Shares of Under Armour fell $3.89, or 23.7 percent, to $12.52, on Tuesday after the company significantly reduced its outlook for the year due to further erosion in its U.S. business and indicated the weakness would likely continue in 2018. Sales in the second quarter also fell short of Wall Street’s targets as sales declined for the first time since the company went public in 2005.
Under the new guidance:
- Sales are expected to rise in the low single digits, compared to a previous forecast of growth of 9-11 percent.
- North America revenue is projected to be down at a high-single-digit rate while its international business is expected to be up 35 percent.
- Apparel and footwear revenue are both expected to grow at a low-single-digit rate.
- DTC revenue is projected to be up at a high-single-digit rate versus a low-single-digit rate decline in wholesale.
- Gross margin is expected to be down approximately 220 basis points compared to 46.4 percent in 2016 as benefits from product costs and channel mix are more than offset by increased efforts to manage inventory within a highly promotional environment, impacts from the restructuring plan and increasing regional mix. Adjusted to exclude restructuring costs, gross margin is expected to be down approximately 190 basis points. Under the previous guidance, gross margins was expected to be down 160 basis points on a reported basis and at least 120 basis points on an adjusted basis.
- Operating income is expected to be approximately $0 to $10 million on a reported basis. Adjusted operating income is expected to reach $140 million to $150 million. Under its former guidance, operating income was expected to range between $160 million and $180 million on a reported basis and $280 million to $300 million on an adjusted basis.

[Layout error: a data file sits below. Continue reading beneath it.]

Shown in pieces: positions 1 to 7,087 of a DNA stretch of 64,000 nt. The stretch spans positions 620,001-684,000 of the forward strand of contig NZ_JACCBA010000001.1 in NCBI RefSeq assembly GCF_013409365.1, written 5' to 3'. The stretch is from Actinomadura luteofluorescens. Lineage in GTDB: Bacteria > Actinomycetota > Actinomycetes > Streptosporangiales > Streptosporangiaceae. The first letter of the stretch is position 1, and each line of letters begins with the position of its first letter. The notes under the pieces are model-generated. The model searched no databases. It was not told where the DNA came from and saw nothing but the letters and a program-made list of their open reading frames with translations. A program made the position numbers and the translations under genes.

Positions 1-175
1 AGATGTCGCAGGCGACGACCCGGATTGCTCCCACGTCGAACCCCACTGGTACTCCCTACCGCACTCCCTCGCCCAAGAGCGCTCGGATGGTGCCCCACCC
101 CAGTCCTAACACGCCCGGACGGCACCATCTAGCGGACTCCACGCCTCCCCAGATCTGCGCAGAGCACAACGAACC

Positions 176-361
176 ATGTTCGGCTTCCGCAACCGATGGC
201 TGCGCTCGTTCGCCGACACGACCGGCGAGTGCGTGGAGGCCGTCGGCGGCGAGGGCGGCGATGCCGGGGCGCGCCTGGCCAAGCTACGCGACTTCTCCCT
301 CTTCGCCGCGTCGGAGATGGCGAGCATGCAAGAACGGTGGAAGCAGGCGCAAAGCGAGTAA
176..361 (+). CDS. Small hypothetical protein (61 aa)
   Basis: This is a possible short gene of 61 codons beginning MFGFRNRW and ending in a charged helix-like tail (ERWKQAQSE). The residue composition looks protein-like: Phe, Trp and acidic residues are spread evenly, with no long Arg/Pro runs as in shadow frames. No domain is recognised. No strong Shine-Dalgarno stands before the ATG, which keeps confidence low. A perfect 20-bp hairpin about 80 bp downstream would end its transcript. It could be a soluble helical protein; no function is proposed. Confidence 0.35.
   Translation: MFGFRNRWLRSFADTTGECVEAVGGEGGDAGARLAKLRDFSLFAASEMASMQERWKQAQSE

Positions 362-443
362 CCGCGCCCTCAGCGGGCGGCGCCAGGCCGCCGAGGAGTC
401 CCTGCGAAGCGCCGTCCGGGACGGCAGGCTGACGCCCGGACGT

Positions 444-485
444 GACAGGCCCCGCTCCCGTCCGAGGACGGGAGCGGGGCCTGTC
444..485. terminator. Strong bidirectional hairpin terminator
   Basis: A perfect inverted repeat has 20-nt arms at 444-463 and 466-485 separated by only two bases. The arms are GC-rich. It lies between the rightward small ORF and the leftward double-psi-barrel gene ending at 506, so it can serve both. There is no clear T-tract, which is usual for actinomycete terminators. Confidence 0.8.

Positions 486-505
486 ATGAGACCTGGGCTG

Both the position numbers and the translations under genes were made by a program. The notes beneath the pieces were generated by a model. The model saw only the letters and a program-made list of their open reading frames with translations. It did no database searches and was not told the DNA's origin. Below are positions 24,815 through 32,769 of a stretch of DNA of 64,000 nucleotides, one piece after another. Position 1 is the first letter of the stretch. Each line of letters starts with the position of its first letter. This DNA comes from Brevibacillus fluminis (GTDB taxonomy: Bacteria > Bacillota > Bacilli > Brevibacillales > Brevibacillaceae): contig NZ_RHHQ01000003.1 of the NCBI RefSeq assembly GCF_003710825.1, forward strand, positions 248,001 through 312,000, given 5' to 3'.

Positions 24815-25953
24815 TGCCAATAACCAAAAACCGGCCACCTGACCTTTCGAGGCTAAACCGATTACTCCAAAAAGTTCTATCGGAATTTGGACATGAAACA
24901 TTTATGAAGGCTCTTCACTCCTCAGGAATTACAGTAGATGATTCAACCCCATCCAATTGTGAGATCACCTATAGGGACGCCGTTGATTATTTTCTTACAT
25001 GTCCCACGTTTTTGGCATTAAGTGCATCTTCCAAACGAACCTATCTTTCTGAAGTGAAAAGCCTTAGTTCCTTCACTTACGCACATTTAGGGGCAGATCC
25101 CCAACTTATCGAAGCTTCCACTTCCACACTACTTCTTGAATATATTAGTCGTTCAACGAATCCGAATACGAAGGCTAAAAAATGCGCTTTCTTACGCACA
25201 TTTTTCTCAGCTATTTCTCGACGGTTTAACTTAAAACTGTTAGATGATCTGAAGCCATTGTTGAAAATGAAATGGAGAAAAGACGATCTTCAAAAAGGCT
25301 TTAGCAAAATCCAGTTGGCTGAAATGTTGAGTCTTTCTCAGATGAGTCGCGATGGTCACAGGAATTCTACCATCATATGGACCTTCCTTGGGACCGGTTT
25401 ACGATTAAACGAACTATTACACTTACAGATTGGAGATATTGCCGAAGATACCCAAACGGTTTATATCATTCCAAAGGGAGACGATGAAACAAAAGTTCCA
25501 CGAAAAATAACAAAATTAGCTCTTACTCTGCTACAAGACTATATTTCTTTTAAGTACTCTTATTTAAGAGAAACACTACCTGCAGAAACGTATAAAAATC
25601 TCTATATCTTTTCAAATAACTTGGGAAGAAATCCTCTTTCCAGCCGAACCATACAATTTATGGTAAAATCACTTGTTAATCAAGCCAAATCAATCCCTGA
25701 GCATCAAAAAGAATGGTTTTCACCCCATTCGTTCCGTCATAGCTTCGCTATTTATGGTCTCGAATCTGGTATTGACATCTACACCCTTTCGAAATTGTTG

- Adjusted earnings are expected to arrive in the range of 18 cents to 20 cents per share, compared to previous expectations of 37 cents to 40 cents. In 2016, Under Armour earned 45 cents a share.
- Capital expenditures are expected to reach approximately $300 million this year, down from approximately $350 million under its former guidance.
The company had already reduced its guidance when reporting second-quarter results on August 1 when it also announced a comprehensive restructuring program.
On a conference call with analysts, David Bergman, CFO, noted that several challenges facing the company in early August had only worsened over the last three months.
He said that from a distribution perspective, although new North American distribution is exceeding its original expectations, “it’s not enough to offset lower than planned wholesale demand, particularly in the sports specialty channel.” New accounts for the brands have included Kohl’s, DSW and Shoe Carnival.